Hey, let’s do another playthrough!
I had a lot of fun with my last playthrough, Lightening Returns, even though that was just a demo. This one will be the first twenty or so minutes of a little indie gem released last year called Gone Home. One of my friends recommended I play this game, so I picked it up. You can get it directly from the game’s website or from the Steam Store. It’s developed by the Fullbright Company, a small indie outfit based in Portland. Oregonians, represent! Members of the company have done work for some of the Bioshock games, which is pretty clear from the few moments of Gone Home that I’ve played so far.
This essentially plays like BioShock without any murder. You walk around, pick things up, examine them, and read letters. Every once in awhile, an action will trigger a diary entry, which is read in a voice over, exactly like the audio diaries and voxophones in the BioShock games. And that’s it. This might seem boring on the surface of things, but the exploration and audio diaries were always my favorite things about the BioShock games. When I was a kid, I played the hell out of Myst. I sucked at the puzzles, but I loved exploring the mysterious island and reading all of the books. I used to spend hours just wandering around and clicking on things, never solving a single puzzle, just looking around and experiencing the world. It was such a cool way for a story to unfold, having to piece it together yourself and draw your own conclusions.
Of course, I’ve never played a game where the exploration was the sole purpose of the game! In BioShock, if you spend too much of your attention on exploration, people sneak up on you and shoot you. In Myst, you could only explore so much without having to bend your brain around some kind of absurdly obtuse puzzle in order to advance the game. So Gone Home seems like a perfect game for me! Let’s check it out.
Note: This IS a playthrough of the first chunk of the game, so from here on out, suffice to say there will be nothing but spoilers. You have been warned.
The game opens with an answering machine message, a girl telling her family that her flight from Europe gets in late, that she will take a shuttle home from the airport, that her family needn’t wait up for her. Then, I am standing on a porch. A date flashes up: June 7, 1995. Ah, the 90’s. One of the porch lights is blinking spookily. It’s a pretty damn nice porch, actually. These people live in a pretty swanky house. Next to me are some duffel bags. One has my name on it: Katie Greenbrier. Good to know. It’s stormy outside, and the occasional crash of thunder makes me feel on edge, adding nicely to the slightly spooky atmosphere.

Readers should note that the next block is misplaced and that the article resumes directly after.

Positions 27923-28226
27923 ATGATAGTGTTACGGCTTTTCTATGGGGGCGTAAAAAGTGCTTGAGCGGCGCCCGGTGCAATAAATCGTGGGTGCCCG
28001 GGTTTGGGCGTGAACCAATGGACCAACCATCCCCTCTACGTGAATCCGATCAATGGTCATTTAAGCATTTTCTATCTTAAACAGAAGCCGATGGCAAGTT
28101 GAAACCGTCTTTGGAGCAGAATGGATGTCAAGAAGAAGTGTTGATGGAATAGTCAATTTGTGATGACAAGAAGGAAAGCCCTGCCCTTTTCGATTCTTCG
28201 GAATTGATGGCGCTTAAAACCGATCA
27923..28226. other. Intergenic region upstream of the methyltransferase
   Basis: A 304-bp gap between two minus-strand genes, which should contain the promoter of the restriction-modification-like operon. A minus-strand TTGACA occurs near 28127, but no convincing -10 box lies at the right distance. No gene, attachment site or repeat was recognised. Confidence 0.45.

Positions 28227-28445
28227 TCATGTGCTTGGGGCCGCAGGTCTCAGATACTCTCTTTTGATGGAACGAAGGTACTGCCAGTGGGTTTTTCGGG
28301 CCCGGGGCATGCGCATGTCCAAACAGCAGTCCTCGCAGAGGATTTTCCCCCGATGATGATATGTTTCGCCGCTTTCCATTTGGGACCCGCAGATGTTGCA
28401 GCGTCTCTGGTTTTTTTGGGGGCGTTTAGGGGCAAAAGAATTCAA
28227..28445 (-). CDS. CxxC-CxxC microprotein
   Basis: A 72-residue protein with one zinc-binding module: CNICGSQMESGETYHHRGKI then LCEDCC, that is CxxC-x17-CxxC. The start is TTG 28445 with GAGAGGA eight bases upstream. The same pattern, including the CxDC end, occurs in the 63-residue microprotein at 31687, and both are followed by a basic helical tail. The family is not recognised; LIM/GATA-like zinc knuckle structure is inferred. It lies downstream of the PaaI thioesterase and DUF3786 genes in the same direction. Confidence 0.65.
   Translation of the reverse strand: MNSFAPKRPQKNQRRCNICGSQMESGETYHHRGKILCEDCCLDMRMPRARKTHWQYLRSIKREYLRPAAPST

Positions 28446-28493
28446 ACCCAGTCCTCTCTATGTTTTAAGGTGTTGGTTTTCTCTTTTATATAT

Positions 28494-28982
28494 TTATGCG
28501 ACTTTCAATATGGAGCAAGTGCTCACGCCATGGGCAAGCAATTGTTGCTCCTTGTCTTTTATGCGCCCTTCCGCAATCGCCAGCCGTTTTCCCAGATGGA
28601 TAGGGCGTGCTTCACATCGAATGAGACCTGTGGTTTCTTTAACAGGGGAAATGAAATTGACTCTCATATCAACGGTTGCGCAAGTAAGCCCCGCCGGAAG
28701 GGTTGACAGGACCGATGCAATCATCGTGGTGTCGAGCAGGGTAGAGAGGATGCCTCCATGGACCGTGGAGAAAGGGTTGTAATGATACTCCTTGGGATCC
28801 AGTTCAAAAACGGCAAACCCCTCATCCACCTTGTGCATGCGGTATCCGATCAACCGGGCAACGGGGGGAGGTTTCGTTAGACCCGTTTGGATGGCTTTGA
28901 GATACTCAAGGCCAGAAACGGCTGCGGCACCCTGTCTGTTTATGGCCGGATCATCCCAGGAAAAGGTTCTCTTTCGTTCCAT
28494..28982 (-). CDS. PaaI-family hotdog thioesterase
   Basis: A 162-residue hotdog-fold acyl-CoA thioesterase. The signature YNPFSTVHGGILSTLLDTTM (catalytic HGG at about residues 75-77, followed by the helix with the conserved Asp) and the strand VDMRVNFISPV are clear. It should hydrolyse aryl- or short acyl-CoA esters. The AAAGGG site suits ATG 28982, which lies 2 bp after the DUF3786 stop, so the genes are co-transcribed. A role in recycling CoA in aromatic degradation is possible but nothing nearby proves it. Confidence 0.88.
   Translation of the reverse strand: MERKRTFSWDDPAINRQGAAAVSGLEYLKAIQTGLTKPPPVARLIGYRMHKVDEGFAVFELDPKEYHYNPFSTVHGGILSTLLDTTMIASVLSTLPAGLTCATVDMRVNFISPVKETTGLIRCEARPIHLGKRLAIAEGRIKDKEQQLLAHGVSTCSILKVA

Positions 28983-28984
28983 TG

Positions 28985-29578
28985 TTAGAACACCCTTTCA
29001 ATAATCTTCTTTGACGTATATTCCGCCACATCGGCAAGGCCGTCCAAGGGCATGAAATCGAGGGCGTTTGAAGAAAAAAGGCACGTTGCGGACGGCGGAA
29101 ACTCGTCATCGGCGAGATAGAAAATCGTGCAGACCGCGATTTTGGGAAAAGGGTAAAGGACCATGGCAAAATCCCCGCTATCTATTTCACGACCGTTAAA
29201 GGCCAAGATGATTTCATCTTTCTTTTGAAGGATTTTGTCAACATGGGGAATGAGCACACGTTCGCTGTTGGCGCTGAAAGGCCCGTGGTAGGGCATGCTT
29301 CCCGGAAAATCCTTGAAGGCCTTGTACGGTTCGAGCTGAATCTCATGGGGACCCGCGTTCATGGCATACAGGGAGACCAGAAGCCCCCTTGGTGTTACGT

The game is first person. Controls are simple. WASD to move and the mouse to look around. Clicking on things lets you examine them. So I step forward. I notice there’s a note on the front door. It’s from someone named Sam, and it’s addressed to me. The handwriting looks feminine, so I am thinking of Sam as a “she.” Sam apologizes for not being here, but says it is “impossible” for me to see her. She begs me not to look for her, because she doesn’t want “
Mom and Dad anyone” to know where she is. She promises we will see each other some day and assures me she loves me.
I try the door, but it’s locked (of course). Well, I bet the key is hidden on this porch! Perhaps under the doormat? No, too easy. There’s a can of Fizz Rite ginger ale next to a chair to the right of the door. Man, now I want some ginger ale. No key over here, though. On the other side of the front door, however, I discover a cabinet full of Christmas decorations: a tangled pile of lights and ornaments and a ceramic Christmas Duck. Picking up the Christmas Duck reveals a key! I put down the Christmas Duck, after noting that he cost 5.99 ($5.99! In 1995? That’s about 5.00 more than I am willing to pay for Christmas kitsch.) Picking up the key prompts the game to note that I can examine the contents of my backpack by pressing 1. I do so, and discover my inventory screen.
Oh, look, I have a passport! I am 22 years old and I am born in December. I also have a boarding pass. I came from Amsterdam and landed in Portland! Cool, Amsterdam seems like a sweet place to chill out. And maybe this game is set in Portland? That would make sense, since the game was made in Portland. Also, it’s raining. It’s always raining in Portland.